February 6, 2008

  Feature - Testing the waters: coastal ecologists look to open source software to manage distributed sensor data Groundwater monitoring stations like these provide data on the quality and level of groundwater across the coast of South Carolina, allowing researchers to track any changes as commercial and residential developments go ahead.Image courtesy of PISCES Environmental Science graduate student, Samuel Esswein, is keeping a watchful eye on South Carolina’s changing coastline. With assistance from his graduate advisor, Christopher Post, Esswein and a team from Clemson University, U.S., are studying the impact of commercial and residential development along South Carolina’s traditionally forested coastal areas. Their work is funded by the Program of Integrated Study for Coastal Environmental Sustainability (PISCES). A system of sensors“Rapid coastal development has had a dramatic effect on the hydrologic and ecologic systems of South Carolina’s coastal areas,” Esswein says. “This has wid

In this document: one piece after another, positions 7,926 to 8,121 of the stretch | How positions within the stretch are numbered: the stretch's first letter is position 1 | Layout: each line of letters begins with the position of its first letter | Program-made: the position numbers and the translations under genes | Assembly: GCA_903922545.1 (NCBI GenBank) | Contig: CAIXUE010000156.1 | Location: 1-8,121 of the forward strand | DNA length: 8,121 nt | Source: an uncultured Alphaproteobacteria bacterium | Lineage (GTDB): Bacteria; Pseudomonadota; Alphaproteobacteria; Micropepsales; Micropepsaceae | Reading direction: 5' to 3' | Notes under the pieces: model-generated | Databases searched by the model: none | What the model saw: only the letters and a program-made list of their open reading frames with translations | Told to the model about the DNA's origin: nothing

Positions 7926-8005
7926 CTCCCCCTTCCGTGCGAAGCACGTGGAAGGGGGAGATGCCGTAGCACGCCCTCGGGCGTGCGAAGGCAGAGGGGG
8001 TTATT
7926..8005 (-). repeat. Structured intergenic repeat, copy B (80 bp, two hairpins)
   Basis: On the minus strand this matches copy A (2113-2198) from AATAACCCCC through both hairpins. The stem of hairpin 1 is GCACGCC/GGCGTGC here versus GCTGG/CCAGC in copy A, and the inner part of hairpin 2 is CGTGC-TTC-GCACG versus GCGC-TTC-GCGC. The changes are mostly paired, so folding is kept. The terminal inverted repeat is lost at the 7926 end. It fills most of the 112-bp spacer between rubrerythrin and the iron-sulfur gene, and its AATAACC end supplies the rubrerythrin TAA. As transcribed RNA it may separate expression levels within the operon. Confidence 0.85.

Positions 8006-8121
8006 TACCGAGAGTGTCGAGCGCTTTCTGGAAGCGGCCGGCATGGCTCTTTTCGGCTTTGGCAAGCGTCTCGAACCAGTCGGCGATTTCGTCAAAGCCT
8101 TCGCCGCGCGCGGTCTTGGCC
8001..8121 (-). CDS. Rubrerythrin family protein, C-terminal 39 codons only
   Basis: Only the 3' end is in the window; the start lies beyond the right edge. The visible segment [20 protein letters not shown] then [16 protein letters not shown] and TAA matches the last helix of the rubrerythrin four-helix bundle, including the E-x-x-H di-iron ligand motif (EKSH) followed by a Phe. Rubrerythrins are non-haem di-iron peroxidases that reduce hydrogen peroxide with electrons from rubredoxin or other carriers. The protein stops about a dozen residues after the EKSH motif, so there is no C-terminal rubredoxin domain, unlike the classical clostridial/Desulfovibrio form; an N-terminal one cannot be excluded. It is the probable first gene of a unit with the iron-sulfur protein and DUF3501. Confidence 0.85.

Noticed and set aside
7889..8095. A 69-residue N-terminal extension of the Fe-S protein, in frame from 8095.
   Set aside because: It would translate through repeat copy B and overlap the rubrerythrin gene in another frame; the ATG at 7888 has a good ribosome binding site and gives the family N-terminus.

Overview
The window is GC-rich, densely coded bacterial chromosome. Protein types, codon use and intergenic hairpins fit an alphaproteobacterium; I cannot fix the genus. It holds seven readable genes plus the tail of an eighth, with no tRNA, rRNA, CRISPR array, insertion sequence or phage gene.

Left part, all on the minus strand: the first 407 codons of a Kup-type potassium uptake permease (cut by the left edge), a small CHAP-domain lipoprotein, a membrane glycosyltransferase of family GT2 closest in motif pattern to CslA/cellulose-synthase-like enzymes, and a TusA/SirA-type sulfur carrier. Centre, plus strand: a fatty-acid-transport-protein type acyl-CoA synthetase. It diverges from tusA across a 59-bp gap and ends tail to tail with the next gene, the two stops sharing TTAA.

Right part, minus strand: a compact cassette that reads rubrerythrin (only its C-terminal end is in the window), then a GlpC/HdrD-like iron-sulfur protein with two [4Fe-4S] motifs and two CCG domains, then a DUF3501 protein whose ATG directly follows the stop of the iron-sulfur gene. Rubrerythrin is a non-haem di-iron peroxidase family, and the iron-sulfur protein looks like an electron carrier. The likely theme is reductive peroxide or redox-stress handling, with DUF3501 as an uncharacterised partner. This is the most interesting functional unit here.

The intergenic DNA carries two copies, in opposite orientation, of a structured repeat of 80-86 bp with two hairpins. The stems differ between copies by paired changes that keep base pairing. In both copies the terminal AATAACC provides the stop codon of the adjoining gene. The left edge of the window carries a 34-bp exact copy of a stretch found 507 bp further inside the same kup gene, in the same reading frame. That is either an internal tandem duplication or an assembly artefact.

January 16, 2008

Announcement - UC San Diego joins the Green Grid Where does it go? The Green Grid breaks down energy consumption in data centers, offering guidelines and recommendations for best practise.Image courtesy of The Green GridThe University of California San Diego has become the first university to join The Green Grid, a global consortium of companies dedicated to advancing energy efficiency in data centers and computing ecosystems.Membership in The Green Grid underscores the university’s commitment to environmentally sound practices, including efforts at the San Diego Supercomputer Center, a national-level supercomputer center funded by the National Science Foundation and UCSD.The SDSC is currently undergoing a “green” building expansion featuring a host of energy-saving designs, materials and practices, all intended to put the data center at the leading edge of operational efficiency. The 80,000 square-foot building, to open next year, earned the 2005 Best Practices Award for innovative heating, ventilation and air